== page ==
Sermon for August 29, 2021

Most of you know that Paul and I live across the street from Dairy Queen, and it provides lots of entertainment for viewing. I’ve noticed that the manager arrives quite early, and makes it part of her routine to clean the patio tables, and then she walk around the building and through the drive-through and parking areas with a broom and a long handled dust pan. She carefully sweeps cob webs from windows and awnings, and then proceeds to sweep up discarded cigarettes and litter. And I wondered if the cleaning she was doing was a written rule for managers, or if she was doing it because it is the right thing to do. It was interesting to think about, and I suspect she was doing it because she cared. Her attention and care makes me think that she doesn’t need a written rule.

Following the rules is important, but doing so with our heart is a measure of our honest commitment.

The elders in the religious community took Jesus to task for the actions of his followers, suggesting that he might not have taught them properly.

The practice of ritual washing before eating was meant for leaders in the temple, but over time, in their zealousness, many Jews took up the practice, and to be honest, washing one’s hands before eating is always a good practice.

By calling Jesus out on the keeping of rituals by his disciples, they were actually showing how much better they were.

But Jesus knew what was in their hearts, and since they raised the subject, Jesus pointed out the failings of the religious leaders in their responsibility. They did what looked good, and neglected what really mattered, such as loving God and others, such as caring for the poor and protecting the vulnerable.

Rules are interesting that way – they can be followed, and still not accomplish what was intended.

I recall quite a few years ago, reading an account – and I’m not sure where I read it, but it was a story of a meditation leader who had a new puppy, and he brought it with him. Of course the pup made a lot of fuss that first time, so the leader tied the dog outside the meditation area. This went on for over a decade and people got used to having the dog tied up outside the meditation area.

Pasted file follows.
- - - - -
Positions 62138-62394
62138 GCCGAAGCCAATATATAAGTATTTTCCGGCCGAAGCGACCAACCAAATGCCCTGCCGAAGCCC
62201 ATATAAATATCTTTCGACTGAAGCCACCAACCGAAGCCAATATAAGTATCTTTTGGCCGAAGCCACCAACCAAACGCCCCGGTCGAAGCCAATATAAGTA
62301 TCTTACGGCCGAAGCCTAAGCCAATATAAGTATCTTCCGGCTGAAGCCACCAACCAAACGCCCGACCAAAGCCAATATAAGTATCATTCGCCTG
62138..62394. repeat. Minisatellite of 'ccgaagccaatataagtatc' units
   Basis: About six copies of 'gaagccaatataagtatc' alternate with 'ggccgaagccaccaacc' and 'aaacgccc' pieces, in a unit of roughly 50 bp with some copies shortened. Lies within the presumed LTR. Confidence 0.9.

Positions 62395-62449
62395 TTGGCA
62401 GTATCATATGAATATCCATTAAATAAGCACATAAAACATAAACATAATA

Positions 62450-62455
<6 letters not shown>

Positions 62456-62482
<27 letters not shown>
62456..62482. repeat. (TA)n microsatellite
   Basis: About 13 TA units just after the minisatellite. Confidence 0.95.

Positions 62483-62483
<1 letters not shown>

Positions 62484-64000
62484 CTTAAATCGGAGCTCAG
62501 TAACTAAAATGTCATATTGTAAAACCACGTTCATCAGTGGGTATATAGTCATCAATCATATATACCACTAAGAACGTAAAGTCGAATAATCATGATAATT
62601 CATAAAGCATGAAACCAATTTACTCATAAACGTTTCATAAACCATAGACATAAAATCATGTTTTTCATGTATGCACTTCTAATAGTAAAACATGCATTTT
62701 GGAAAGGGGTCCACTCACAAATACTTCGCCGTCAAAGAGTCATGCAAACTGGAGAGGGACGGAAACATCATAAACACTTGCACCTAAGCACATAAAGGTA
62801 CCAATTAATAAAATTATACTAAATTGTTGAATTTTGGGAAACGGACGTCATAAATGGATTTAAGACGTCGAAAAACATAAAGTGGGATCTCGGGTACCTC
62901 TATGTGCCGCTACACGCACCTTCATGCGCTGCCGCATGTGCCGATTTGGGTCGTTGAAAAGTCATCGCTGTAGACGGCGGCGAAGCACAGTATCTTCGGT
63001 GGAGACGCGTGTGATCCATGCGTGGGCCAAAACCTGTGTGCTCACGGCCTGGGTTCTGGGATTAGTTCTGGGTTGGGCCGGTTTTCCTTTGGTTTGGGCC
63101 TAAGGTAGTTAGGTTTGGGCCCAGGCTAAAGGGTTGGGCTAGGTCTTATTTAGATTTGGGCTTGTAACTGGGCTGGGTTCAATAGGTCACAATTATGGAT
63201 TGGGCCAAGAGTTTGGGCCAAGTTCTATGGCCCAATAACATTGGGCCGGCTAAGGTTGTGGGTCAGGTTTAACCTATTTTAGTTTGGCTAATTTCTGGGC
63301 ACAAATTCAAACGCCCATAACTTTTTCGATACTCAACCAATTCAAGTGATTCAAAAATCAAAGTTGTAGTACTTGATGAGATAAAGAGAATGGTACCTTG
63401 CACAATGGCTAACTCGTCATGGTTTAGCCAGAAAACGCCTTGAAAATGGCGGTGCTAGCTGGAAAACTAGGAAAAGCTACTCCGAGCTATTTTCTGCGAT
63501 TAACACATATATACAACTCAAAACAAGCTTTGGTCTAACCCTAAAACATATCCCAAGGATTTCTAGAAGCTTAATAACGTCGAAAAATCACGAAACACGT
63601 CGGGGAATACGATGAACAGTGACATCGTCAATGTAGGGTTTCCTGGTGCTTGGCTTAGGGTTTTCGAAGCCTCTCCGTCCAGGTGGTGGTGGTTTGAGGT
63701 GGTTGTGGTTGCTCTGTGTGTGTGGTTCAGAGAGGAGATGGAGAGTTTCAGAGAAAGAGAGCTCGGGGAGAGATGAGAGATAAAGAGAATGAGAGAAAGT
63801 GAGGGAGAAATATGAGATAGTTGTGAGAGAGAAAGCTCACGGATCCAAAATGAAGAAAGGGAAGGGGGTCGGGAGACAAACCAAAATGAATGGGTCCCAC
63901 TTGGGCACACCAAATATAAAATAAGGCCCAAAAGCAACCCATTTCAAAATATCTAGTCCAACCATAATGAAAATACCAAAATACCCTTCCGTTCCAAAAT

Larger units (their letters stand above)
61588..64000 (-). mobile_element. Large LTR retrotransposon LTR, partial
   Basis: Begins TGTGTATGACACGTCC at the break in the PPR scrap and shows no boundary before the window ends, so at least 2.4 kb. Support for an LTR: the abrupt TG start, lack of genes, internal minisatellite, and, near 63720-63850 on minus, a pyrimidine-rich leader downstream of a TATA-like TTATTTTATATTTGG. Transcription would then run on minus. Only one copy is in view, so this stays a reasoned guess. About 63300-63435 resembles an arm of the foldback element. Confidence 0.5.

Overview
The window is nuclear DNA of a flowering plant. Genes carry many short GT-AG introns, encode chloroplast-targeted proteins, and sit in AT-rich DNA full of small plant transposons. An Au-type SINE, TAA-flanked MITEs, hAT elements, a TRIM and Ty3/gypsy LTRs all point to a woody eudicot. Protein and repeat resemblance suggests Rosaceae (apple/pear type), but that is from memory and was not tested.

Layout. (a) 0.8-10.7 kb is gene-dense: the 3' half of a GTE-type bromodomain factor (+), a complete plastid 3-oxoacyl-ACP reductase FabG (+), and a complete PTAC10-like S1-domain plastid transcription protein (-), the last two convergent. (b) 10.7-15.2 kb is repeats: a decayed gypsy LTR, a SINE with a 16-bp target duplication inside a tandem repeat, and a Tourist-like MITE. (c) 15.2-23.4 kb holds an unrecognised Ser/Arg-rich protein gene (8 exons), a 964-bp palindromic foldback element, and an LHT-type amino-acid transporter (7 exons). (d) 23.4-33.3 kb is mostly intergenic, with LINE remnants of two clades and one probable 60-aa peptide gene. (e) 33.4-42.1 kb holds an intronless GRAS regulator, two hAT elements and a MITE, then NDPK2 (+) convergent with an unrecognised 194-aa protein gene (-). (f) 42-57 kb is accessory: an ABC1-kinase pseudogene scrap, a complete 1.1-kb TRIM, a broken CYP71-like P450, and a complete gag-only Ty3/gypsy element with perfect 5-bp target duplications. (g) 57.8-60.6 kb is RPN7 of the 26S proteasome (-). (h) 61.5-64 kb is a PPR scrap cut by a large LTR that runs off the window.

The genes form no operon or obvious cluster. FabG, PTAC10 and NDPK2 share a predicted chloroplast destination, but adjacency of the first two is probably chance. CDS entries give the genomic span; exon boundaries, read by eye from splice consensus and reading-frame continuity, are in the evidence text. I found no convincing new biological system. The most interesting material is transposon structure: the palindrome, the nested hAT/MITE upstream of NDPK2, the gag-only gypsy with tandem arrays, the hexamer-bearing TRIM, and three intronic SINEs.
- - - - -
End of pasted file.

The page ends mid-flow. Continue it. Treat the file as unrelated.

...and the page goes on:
Eventually, as happens with faithful companions, the dog died. The people were quite distraught and upset – and their main question was “how will we be able to meditate if the dog isn’t outside”. J

This was a ritual that people misunderstood as being a rule. You can’t worship unless the dog is outside.

Rules are the laws that keep society running smoothly – good rules anyway accomplish this. This week, coincidently, one of the young people in confirmation class handed in an assignment they had been working on over the summer. They chose to write a sermon and the topic was “Rules: How they have helped and hindered society over the ages”. Of course, there was a section on the rules governing covid safety –

The young person from the confirmation class concluded that some rules, such as residential school enforcement, were severely damaging to people, and sometimes the rules, such as covid rules, help society, even if they create some difficulty in the day to day living.

The disciples understood that they did not need to dip their hands in water to earn God’s love. God himself is the water that cleanses us. Jesus addressed the crowd, explaining that the source of defilement is not around us, but comes from within. The reasons we become unfit for God’s presence come from within our very selves.

This is the good news/bad news part of our lesson today. The source of evil begins within our own self. Sometimes the rules are used for shaming, or as barriers, keeping out non conformists, and sometimes they are used to elevate a personal appearance of goodness.

Jesus knew what was in the heart of his critics, and brought it to their attention. Where do we see Jesus nudging us to recognize the rules that get in the way of sharing the Gospel story?

What rules?

The good news is that we are filled with goodness too! Goodness which bursts forth when we listen to and recognize the word of God implanted in us. The greatest rule we need to keep in mind is to love each other and to love God.

The human condition is to engage in a constant wrestle between the good and evil within us each and every day. Thoughtful acknowledgement of this helps us recognize our weakness.

We are promised God’s love as a small child in the water of baptism. Each week as we gather together for worship we re-live that washing and are reminded through word and prayer that God continually makes us clean. As we gather together we hear again the words of promise, words of hope and words of love; the words that shape our response to the rules surrounding us.

Today we hear from James: “let everyone be quick to listen, slow to speak, slow to anger.” (Pause) Hold these words this week. Taste them and live them.

James goes on “If any think they are religious, and do not bridle their tongues but deceive their hearts, their religion is worthless.” \O/

“Rid yourselves of all sordidness and welcome with meekness the implanted word that has the power to save your souls.”

 These words assure us that we are loved unconditionally, and assure us that when we seek forgiveness it is granted. These words lead us to share the grace of God, whether the rules allow it or not. May it be so. Amen

Published by paulandapolloswork

pastor for South Grey Bruce Lutheran Parish.

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